The microbiologist who fundamentally changed the way we think about evolution and the origins of life

By | August 23, 2018

David Quammen writes:

On Nov. 3, 1977, a new scientific revolution was heralded to the world — but it came cryptically, in slightly confused form. The front page of that day’s New York Times carried a headline: “Scientists Discover a Form of Life That Predates Higher Organisms.” A photograph showed a man named Carl R. Woese, a microbiologist at the University of Illinois in Urbana, with his feet up on his office desk. He was 50ish, with unruly hair, wearing a sport shirt and Adidas sneakers. Behind him was a blackboard, on which was scrawled a simple treelike figure in chalk. The article, by a veteran Times reporter named Richard D. Lyons, began:

Scientists studying the evolution of primitive organisms reported today the existence of a separate form of life that is hard to find in nature. They described it as a “third kingdom” of living material, composed of ancestral cells that abhor oxygen, digest carbon dioxide and produce methane.

This “separate form of life” would become known as the archaea, reflecting the impression that these organisms were primitive, primordial, especially old. They were single-celled creatures, simple in structure, with no cell nucleus. Through a microscope, they looked like bacteria, and they had been mistaken for bacteria by all earlier microbiologists. They lived in extreme environments, at least some of them — hot springs, salty lakes, sewage — and some had unusual metabolic habits, such as metabolizing without oxygen and, as the Times account said, producing methane.

But these archaea, these whatevers, were drastically unlike bacteria if you looked at their DNA, which is what (indirectly) Woese had done. They lacked certain bits that characterized all bacteria, and they contained other bits that shouldn’t have been present. They constituted a “third kingdom” of living creatures because they fit within neither of the existing two, the bacterial kingdom (bacteria) and the kingdom of everything else (eukarya), including animals and plants, amoebas and fungi, you and me.

Charles Darwin himself suggested (first in an early notebook, later in “On the Origin of Species”) that the history of life could be drawn as a tree — all creatures originating in a single trunk, then diverging into different lineages like major limbs, branches and twigs, with leaves of the canopy representing the multiplicity of living species. But if that simile was valid, then the prevailing tree of 1977, the orthodox image of life’s history, was wrong. It showed two major limbs arising from the trunk. According to what Woese had just announced to the world, it ought to show three.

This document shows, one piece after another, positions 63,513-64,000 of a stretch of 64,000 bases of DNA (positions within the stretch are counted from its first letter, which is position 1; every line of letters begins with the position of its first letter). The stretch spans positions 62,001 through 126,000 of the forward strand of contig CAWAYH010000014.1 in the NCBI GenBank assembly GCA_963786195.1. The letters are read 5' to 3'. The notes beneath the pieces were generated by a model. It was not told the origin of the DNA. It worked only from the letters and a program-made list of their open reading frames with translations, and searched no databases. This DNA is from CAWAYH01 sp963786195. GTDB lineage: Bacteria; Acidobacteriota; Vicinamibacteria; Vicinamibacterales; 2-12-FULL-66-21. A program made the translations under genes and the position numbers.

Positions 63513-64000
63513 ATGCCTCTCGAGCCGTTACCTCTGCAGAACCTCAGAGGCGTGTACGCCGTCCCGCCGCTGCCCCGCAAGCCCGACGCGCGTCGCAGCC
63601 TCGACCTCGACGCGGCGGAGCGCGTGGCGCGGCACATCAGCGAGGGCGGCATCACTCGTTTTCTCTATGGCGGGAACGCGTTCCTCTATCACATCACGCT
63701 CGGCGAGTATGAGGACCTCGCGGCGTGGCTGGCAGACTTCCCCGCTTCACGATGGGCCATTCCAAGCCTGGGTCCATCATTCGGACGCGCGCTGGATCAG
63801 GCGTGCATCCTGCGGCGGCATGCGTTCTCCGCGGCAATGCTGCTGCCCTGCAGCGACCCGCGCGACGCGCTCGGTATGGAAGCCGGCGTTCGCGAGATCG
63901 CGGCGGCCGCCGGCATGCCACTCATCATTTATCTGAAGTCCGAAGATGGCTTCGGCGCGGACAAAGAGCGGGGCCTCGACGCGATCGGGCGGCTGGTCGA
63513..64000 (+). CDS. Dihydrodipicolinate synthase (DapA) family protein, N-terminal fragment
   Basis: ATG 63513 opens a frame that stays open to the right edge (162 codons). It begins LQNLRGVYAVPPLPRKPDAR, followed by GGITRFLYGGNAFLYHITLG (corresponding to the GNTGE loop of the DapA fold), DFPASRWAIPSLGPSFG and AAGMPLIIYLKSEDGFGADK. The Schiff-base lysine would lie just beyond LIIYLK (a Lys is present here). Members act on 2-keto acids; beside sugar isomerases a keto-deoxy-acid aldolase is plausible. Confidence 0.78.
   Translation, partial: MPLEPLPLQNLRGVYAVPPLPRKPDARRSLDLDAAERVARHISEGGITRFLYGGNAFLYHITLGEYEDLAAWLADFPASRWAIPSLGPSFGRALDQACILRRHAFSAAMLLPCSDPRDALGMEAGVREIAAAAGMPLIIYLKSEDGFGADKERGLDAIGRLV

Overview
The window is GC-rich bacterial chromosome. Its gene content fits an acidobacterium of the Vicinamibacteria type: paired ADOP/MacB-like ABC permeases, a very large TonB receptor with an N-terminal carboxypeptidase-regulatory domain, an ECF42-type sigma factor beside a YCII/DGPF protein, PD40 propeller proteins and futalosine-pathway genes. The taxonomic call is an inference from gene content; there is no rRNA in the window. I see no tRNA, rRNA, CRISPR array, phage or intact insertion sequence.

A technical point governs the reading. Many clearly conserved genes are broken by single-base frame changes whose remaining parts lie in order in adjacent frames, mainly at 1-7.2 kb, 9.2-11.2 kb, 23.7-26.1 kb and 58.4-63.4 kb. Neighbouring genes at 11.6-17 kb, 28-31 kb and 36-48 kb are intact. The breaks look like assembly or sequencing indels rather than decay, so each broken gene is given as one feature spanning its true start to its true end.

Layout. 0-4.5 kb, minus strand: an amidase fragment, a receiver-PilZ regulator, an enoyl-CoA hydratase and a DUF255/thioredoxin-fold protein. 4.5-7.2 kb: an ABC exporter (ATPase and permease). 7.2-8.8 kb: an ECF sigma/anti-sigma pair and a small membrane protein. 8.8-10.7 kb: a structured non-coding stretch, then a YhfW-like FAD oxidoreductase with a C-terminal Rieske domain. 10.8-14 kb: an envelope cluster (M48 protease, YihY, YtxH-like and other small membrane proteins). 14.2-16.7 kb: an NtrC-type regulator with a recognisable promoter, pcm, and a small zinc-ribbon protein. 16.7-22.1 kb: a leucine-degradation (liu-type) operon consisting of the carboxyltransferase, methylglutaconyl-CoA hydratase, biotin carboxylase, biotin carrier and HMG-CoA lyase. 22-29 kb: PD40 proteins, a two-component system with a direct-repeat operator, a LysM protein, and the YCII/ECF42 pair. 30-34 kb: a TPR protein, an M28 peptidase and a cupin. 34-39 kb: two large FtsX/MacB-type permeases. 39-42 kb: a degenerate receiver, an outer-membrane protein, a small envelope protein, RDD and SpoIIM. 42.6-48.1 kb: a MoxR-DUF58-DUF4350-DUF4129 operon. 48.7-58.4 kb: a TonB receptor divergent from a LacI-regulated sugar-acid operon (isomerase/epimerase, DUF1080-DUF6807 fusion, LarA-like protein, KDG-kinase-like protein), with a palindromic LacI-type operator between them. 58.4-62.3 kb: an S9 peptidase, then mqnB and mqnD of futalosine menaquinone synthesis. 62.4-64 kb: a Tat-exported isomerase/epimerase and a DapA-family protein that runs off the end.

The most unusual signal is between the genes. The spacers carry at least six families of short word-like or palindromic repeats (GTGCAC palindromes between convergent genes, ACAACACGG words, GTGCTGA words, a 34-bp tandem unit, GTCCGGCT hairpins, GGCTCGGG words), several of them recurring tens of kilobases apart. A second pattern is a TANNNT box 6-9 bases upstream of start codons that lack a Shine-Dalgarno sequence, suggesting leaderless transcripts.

Woese was a rebel researcher, obscure but ingenious, crotchety, driven. He had his Warholian 15 minutes of fame on the front page of The Times, and then disappeared back into his lab in Urbana, scarcely touched by popular limelight throughout the remaining 35 years of his career. But he is the most important biologist of the 20th century that you’ve never heard of. He asked profound questions that few other scientists had asked. He created a method — clumsy and dangerous, but effective — for answering those questions. And in the process, he effectively founded a new branch of science.

It began with a casual suggestion made to Woese by Francis Crick, the co-discoverer of DNA’s structure, who mentioned passingly in a scientific paper that certain long molecules in living creatures, because they are built of multiple small units, coded in sequences that change gradually over time, could serve as signatures of the relatedness between one form of life and another. The more similar the sequence, the closer the relative. In other words, comparing such molecules could reveal phylogeny. The new branch of science is called molecular phylogenetics. Wrinkle your nose at that fancy phrase, if you will, and I’ll wrinkle with you, but in fact what it means is fairly simple: reading the ancient history of life from the different sequences built into such molecules. The molecules mainly in question were DNA, RNA and a few select proteins. Carried far beyond Woese and his lab, these efforts have brought unexpected and unimaginable discoveries, fundamentally reshaping what we think we know about life’s history, the process of evolution and the functional parts of living beings, including ourselves.

Woese vanished into his lab, but his insights and methods, and his successors in applying them, have produced in particular one cardinal revelation: The tree of life is not a tree. That old metaphor is obsolete. Life’s history has been far more tangled. [Continue reading…]

Print Friendly, PDF & Email

Leave a Reply

Your email address will not be published.

This site uses Akismet to reduce spam. Learn how your comment data is processed.